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Monticello ‘Gambling Dream’ Fighting Long Odds

poker.jpgFive years ago Tuesday, the racino at Monticello Raceway opened with as much flair as the rainbow-colored fountains that flowed in the track’s Borscht Belt heyday.

The throngs who ran to the beeping slot machines represented 40 years of Catskill gambling dreams come true, said supporters. The racino was the first step towards the full-fledged savior, a casino.

The protestors standing outside said the place that touts itself as “a little Vegas in your backyard” would be the first step on Sullivan County’s road to ruin. It would clog roads and tempt problem gamblers.

Today, Monticello Gaming & Raceway is neither savior nor devil. It’s a business fighting for survival.

Its daily take per slot is the lowest of New York’s eight racinos — the second-lowest of all 42 casinos and racinos in the Northeast, according to the most recent Gaming Industry Observer’s East Coast Slot Report. Attendance continues to plummet, down 11 percent from last year.

It owes creditors $72 million, with $65 million due by the end of next month.

It does not have the money.

“We do not presently have a source of repayment … and our operations will not provide sufficient cash flow to repay these obligations,” says its most recent government filing. It is, however, actively seeking solutions, including new financing.

The factors that were supposed to guarantee the racino’s success in 2004 — proximity to the metropolitan area and the Poconos — are now cited as reasons for its decline, with the Yonkers racino and Poconos casinos taking huge chunks of the Monticello market.

Five years after it opened, the racino at Monticello Raceway — under new management this month — is at a crossroads.

It’s gambling on a couple of shots in the arm to survive:

A new racino, Entertainment City at the old Concord resort, owned by its parent company, Empire Resorts.

Video table games, to be installed at all New York racinos, including Yonkers and a future racino at Aqueduct.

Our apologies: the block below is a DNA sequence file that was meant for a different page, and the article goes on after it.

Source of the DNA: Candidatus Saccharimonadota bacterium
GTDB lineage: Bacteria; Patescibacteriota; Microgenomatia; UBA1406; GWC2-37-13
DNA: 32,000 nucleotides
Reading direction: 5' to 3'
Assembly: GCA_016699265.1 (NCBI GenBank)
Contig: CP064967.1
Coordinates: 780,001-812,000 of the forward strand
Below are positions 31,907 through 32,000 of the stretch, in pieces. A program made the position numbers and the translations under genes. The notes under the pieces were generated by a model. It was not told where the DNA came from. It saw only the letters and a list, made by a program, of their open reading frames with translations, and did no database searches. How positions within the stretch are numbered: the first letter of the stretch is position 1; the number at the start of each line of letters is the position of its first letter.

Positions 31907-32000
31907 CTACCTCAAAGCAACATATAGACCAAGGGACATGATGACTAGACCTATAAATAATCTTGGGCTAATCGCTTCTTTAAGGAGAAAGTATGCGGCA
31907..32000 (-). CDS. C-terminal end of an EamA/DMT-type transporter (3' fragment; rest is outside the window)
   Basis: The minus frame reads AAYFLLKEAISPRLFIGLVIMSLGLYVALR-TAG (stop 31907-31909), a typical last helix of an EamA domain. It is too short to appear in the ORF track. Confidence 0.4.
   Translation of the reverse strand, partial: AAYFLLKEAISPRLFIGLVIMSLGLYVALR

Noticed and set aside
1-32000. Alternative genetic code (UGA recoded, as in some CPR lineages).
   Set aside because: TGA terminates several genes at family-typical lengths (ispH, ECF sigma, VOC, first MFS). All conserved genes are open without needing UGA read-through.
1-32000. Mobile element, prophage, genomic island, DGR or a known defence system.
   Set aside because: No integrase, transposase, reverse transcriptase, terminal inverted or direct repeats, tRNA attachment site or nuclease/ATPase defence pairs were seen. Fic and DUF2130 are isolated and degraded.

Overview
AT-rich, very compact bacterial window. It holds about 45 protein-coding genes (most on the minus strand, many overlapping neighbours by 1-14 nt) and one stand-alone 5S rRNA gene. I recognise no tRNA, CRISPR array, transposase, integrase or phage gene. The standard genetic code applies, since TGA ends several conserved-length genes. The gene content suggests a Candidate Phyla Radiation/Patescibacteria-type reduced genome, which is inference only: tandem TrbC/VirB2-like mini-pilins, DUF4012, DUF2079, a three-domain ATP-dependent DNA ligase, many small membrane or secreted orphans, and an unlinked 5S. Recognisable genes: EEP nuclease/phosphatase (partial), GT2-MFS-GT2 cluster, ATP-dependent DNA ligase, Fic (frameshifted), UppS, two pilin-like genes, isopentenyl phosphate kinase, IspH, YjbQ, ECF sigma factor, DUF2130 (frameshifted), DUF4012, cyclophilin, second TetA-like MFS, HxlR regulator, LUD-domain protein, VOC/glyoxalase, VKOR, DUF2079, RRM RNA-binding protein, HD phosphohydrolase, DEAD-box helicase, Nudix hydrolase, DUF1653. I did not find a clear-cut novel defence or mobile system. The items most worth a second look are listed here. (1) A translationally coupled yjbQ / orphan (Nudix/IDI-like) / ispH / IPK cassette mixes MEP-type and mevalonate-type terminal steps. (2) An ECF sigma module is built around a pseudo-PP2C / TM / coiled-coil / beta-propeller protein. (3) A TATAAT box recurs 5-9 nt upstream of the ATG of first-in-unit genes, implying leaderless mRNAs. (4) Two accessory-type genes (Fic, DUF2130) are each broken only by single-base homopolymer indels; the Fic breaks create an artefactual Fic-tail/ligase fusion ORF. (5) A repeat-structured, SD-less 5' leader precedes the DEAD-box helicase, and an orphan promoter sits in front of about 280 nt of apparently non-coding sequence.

At stake isn’t just Sullivan’s decades-long gambling dream.

The racino employs some 300 workers in a county with one of the state’s highest unemployment rates.

It also pays some $1.7 million per year to three municipalities: Monticello, the Town of Thompson and Sullivan County.

“It’s just extremely important to us all,” says Thompson Supervisor Tony Cellini.

(Source: Times Herald Record)

6 Responses

  1. The failure at monticelleo raceway should be made public. We do not want gambling in sullivan county and this story helps that cause.For years we have heard about the supposed financil windfall that the county would reap if gambling wouls become a reality.
    Well, this story proves that its all just a pipe dream.GAMBLING IS A DISMAL FAILURE!
    Good job YWN.

  2. An economy of a region (and the governments that need the revenue) based on casinos. Is this really what you want? This seems to vindicate those who said the line that starts with lotteries, and proceeds to casinos, and moves on to brothels, drug parlors, etc.

  3. the county needs the revenue to keep the roads pavved and provide needed services. who knows, perhaps a better hospital will be atracted to the region!

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